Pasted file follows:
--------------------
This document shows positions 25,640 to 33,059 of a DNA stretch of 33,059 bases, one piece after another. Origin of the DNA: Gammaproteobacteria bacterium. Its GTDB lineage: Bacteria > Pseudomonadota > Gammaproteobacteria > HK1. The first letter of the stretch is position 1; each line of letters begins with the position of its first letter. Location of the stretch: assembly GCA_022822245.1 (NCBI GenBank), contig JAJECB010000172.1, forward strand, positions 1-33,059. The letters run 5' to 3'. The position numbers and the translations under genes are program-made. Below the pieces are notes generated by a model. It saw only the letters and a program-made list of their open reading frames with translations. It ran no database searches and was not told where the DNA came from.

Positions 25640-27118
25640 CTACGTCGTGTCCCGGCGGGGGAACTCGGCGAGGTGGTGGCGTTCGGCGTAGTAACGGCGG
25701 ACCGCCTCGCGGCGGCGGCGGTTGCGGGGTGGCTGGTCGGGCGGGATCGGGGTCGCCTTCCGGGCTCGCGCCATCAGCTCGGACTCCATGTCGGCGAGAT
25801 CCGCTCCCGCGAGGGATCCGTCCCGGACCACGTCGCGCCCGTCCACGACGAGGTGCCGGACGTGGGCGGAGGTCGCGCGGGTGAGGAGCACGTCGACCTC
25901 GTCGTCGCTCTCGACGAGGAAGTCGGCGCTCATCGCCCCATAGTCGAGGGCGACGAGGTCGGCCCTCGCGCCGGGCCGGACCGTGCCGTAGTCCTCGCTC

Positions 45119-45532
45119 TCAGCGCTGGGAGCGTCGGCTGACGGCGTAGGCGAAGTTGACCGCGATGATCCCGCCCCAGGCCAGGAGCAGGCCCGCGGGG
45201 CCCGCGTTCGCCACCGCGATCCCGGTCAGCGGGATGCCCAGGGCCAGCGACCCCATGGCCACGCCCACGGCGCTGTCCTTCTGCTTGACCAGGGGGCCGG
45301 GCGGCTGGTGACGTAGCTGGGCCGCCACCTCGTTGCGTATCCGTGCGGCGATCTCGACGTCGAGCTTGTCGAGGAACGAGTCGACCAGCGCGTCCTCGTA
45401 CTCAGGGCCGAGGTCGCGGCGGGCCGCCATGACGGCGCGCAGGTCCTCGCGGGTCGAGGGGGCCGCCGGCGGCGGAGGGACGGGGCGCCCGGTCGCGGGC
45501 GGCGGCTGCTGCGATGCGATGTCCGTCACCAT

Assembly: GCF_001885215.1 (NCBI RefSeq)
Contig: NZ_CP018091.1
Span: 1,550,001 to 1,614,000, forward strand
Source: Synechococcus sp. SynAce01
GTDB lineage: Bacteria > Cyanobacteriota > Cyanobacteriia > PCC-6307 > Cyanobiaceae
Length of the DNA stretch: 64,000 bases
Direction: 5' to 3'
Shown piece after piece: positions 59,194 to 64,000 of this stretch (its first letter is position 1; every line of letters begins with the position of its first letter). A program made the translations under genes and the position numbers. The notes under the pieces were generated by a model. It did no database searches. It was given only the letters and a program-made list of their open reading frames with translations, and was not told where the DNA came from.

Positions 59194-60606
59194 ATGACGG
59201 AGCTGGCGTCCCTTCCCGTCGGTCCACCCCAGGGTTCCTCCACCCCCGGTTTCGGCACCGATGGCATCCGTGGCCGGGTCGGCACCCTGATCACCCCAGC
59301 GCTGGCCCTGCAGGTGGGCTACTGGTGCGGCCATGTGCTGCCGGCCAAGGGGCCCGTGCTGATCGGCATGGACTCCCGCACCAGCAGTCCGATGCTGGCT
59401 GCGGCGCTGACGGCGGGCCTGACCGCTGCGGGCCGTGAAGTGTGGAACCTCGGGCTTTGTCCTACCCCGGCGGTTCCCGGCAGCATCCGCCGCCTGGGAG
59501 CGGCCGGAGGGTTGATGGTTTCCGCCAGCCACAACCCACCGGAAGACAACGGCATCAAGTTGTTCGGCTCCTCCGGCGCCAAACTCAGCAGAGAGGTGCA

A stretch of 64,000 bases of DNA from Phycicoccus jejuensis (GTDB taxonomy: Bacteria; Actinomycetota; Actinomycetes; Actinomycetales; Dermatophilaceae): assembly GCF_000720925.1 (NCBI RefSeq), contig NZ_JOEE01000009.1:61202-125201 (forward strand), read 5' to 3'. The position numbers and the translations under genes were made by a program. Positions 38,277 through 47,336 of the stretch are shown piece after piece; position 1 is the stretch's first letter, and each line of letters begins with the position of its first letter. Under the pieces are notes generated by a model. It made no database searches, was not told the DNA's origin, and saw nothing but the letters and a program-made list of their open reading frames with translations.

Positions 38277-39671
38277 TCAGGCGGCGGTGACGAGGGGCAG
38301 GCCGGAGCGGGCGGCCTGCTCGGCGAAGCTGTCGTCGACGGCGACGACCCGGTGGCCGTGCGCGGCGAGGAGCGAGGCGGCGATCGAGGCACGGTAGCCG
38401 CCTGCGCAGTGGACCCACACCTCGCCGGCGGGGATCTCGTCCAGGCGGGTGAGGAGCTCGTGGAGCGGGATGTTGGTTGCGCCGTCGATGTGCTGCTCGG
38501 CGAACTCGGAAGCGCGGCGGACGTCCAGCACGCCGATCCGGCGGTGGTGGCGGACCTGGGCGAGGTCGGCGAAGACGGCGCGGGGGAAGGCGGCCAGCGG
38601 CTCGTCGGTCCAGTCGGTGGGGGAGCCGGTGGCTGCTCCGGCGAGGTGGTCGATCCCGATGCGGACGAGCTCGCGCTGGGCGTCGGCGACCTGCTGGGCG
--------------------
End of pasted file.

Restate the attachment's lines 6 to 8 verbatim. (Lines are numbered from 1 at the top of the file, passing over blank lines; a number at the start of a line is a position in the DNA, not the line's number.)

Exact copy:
25901 GTCGTCGCTCTCGACGAGGAAGTCGGCGCTCATCGCCCCATAGTCGAGGGCGACGAGGTCGGCCCTCGCGCCGGGCCGGACCGTGCCGTAGTCCTCGCTC

Positions 45119-45532
45119 TCAGCGCTGGGAGCGTCGGCTGACGGCGTAGGCGAAGTTGACCGCGATGATCCCGCCCCAGGCCAGGAGCAGGCCCGCGGGG